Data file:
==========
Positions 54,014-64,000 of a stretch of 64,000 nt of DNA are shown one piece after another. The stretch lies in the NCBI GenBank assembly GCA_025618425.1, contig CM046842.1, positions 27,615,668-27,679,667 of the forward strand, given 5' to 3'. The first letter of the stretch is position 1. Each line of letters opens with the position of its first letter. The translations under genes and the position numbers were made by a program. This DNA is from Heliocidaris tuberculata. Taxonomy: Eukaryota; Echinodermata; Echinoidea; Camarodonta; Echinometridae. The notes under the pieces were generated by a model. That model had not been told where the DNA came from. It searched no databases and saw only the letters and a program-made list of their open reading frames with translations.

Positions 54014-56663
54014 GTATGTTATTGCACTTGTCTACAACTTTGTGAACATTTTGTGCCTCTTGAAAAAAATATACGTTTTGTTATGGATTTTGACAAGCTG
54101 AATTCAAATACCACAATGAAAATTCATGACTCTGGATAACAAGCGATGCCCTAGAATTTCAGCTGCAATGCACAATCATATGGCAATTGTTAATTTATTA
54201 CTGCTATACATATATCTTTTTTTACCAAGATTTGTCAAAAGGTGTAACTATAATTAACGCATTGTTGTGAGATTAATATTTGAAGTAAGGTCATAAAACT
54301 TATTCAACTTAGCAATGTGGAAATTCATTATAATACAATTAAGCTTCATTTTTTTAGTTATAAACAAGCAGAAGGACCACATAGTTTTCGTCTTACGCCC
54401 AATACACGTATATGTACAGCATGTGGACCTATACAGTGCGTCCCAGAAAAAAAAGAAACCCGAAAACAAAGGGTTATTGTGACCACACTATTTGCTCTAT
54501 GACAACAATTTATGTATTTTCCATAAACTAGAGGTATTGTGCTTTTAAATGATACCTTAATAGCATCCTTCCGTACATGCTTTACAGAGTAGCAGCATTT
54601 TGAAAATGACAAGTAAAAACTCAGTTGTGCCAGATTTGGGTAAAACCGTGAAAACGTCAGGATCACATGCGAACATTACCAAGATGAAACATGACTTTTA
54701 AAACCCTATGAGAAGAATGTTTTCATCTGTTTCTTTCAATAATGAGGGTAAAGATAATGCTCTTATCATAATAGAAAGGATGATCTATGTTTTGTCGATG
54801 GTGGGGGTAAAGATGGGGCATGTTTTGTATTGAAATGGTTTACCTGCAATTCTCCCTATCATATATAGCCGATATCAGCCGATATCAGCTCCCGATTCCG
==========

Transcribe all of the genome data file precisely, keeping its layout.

Positions 54,014-64,000 of a stretch of 64,000 nt of DNA are shown one piece after another. The stretch lies in the NCBI GenBank assembly GCA_025618425.1, contig CM046842.1, positions 27,615,668-27,679,667 of the forward strand, given 5' to 3'. The first letter of the stretch is position 1. Each line of letters opens with the position of its first letter. The translations under genes and the position numbers were made by a program. This DNA is from Heliocidaris tuberculata. Taxonomy: Eukaryota; Echinodermata; Echinoidea; Camarodonta; Echinometridae. The notes under the pieces were generated by a model. That model had not been told where the DNA came from. It searched no databases and saw only the letters and a program-made list of their open reading frames with translations.

Positions 54014-56663
54014 GTATGTTATTGCACTTGTCTACAACTTTGTGAACATTTTGTGCCTCTTGAAAAAAATATACGTTTTGTTATGGATTTTGACAAGCTG
54101 AATTCAAATACCACAATGAAAATTCATGACTCTGGATAACAAGCGATGCCCTAGAATTTCAGCTGCAATGCACAATCATATGGCAATTGTTAATTTATTA
54201 CTGCTATACATATATCTTTTTTTACCAAGATTTGTCAAAAGGTGTAACTATAATTAACGCATTGTTGTGAGATTAATATTTGAAGTAAGGTCATAAAACT
54301 TATTCAACTTAGCAATGTGGAAATTCATTATAATACAATTAAGCTTCATTTTTTTAGTTATAAACAAGCAGAAGGACCACATAGTTTTCGTCTTACGCCC
54401 AATACACGTATATGTACAGCATGTGGACCTATACAGTGCGTCCCAGAAAAAAAAGAAACCCGAAAACAAAGGGTTATTGTGACCACACTATTTGCTCTAT
54501 GACAACAATTTATGTATTTTCCATAAACTAGAGGTATTGTGCTTTTAAATGATACCTTAATAGCATCCTTCCGTACATGCTTTACAGAGTAGCAGCATTT
54601 TGAAAATGACAAGTAAAAACTCAGTTGTGCCAGATTTGGGTAAAACCGTGAAAACGTCAGGATCACATGCGAACATTACCAAGATGAAACATGACTTTTA
54701 AAACCCTATGAGAAGAATGTTTTCATCTGTTTCTTTCAATAATGAGGGTAAAGATAATGCTCTTATCATAATAGAAAGGATGATCTATGTTTTGTCGATG
54801 GTGGGGGTAAAGATGGGGCATGTTTTGTATTGAAATGGTTTACCTGCAATTCTCCCTATCATATATAGCCGATATCAGCCGATATCAGCTCCCGATTCCG